Q&a attempts to provide balanced answers to those curly-yet-common questions in obstetrics and gynaecology for the broader O&G Magazine readership, including Diplomates, Trainees, medical students and other health professionals.
Should I request a routine cervical length scan at 20 weeks in all women?
Cervical length measurement is commonly used in women with risk factors for preterm birth to more accurately predict those at highest risk who may benefit from interventions such as cervical cerclage or progesterone therapy. Recent clinical trials have also explored the potential of these interventions in women with short cervices, with or without other risk factors. A demonstration of a reduction in preterm birth rates associated with progesterone use has led some to suggest that universal cervical length screening should be introduced.
Maternity care providers are therefore asking the important question as to whether or not a routine cervical length should be done in all women at the time of the second trimester ultrasound. Indeed, in some settings this is being done as part of the routine scan without any specific request or even knowledge of the woman and her caregiver. However, before introducing a policy of universal cervical length screening there are several questions that should be asked and considered.
What test should we use, is it acceptable and reliable?
A transvaginal scan is the gold standard test for measurement of cervical length.1 It is easily reproducible2 when accepted methodology3 is followed (see Table 1 and Figure 1) and the vast majority of women have only mild or no discomfort associated with the test.2 The predictive ability of many different cervical parameters have been assessed including funnel length, funnel width, cervical index, loss of cervical plug and altered mucus glands. However, functional (closed) cervical length is the best single predictor and these other parameters do not appear to add significantly to the predictive value.
The alternative of an initial transabdominal approach followed by a transvaginal scan if the cervical length is short has been proposed4, but has not yet been evaluated in large studies. This may have the advantage of being more acceptable to women and easier to implement in a routine setting. However, recent intervention studies have been based on transvaginal measurement and so, if we are to consider routine cervical length screening to select patients for these interventions, a transvaginal scan should always be undertaken, performed by someone skilled and experienced in the technique.
How good is the test?
It is clear that the relative risk of preterm delivery increases as the length of the cervix decreases3, but it is less clear how short the cervix must be before an intervention should be considered in a low-risk population. The majority of prediction studies using cervical length have been in general populations, which include women with risk factors for preterm birth, multiparous women with no previous preterm birth and nulliparous women.5,6 It is likely that for each of these groups of women the test and potential interventions will behave differently and this should be considered when reviewing their results.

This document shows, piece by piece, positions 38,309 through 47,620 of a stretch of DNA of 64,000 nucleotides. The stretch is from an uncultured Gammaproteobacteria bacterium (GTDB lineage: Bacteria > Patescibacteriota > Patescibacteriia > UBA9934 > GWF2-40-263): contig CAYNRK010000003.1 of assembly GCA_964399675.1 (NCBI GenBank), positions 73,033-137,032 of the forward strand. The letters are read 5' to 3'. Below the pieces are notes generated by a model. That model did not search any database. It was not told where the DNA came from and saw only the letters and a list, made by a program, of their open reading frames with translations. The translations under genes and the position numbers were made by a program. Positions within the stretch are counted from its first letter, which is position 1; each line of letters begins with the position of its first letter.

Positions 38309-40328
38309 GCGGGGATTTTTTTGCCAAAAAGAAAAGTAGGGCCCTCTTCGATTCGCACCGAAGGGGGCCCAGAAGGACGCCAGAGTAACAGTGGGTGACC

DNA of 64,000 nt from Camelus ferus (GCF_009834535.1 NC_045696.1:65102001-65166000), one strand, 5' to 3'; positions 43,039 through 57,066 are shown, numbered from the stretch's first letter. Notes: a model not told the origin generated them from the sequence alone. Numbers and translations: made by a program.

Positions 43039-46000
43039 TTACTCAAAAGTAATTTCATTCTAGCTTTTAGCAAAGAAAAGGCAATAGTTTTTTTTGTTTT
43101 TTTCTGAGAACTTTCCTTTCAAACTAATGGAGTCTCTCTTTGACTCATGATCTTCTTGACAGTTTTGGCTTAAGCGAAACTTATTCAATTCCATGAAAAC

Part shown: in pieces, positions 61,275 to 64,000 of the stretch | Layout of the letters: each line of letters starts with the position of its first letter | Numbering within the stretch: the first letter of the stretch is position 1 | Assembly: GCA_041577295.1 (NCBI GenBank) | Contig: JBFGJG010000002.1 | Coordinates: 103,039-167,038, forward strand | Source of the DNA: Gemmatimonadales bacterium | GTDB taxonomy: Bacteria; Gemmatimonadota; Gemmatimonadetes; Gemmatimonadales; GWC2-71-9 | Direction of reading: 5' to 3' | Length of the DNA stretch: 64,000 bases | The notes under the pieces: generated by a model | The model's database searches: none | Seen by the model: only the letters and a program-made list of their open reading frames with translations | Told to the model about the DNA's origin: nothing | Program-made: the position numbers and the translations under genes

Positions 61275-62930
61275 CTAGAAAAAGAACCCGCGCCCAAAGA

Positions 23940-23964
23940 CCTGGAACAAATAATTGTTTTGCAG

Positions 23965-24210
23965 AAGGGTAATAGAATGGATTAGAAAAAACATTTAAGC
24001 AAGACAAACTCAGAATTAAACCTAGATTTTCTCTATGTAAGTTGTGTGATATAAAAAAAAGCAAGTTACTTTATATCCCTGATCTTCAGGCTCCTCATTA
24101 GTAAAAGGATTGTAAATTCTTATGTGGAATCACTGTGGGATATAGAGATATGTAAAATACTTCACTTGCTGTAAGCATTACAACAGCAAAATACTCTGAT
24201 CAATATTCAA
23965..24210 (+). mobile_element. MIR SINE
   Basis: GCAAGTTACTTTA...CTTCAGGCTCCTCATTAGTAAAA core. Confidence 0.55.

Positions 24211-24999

One of the earliest prediction studies is from a UK general population, including 2567 women with a cervical length measurement at 23 weeks gestation, identifying women with a very short cervix (≤15mm).5 Of 43 women with a cervical length ≤15mm, only 21 were observed (the remainder had a cervical cerclage) and compared to 1231 women with a cervical length ≤15mm. The test identified 58 per cent of the women delivering <33 weeks gestation and the overall risk of delivery <33 weeks with cervical length ≤15mm was 52 per cent. However, the risk rose exponentially in those with a short cervix (see Figure 2). This suggests the cervix must be very short to significantly increase the risk of early preterm birth. Similar risks of preterm birth with cervical length ≤15mm were seen in a study of a general US population where scans were performed at a mean gestational age of 19 weeks.6 For delivery <33 weeks, a cervical length ≤15mm had a positive predictive value of 47.6 per cent, negative predictive value of 96.7 per cent, sensitivity of 8.2 per cent and specificity of 99.7 per cent.
It should be noted that the prevalence of a very short cervix in a general population is low, with only 1.7 per cent and 0.6 per cent of the populations in the UK and US studies respectively having a cervical length ≤15mm. Similar low prevalence rates have been seen in much larger population screening for intervention studies with cerclage (one per cent ≤15mm)7 and progesterone (1.7 per cent ≤15mm and 2.3 per cent 10–20mm)8,9, however, again these studies include women at varied risk. In the SCOPE study of nulliparous women in an Australian and New Zealand population (likely to be at lower risk than a general population) only 0.5 per cent of women had a cervical length ≤20mm at 18–23 weeks (personal communication).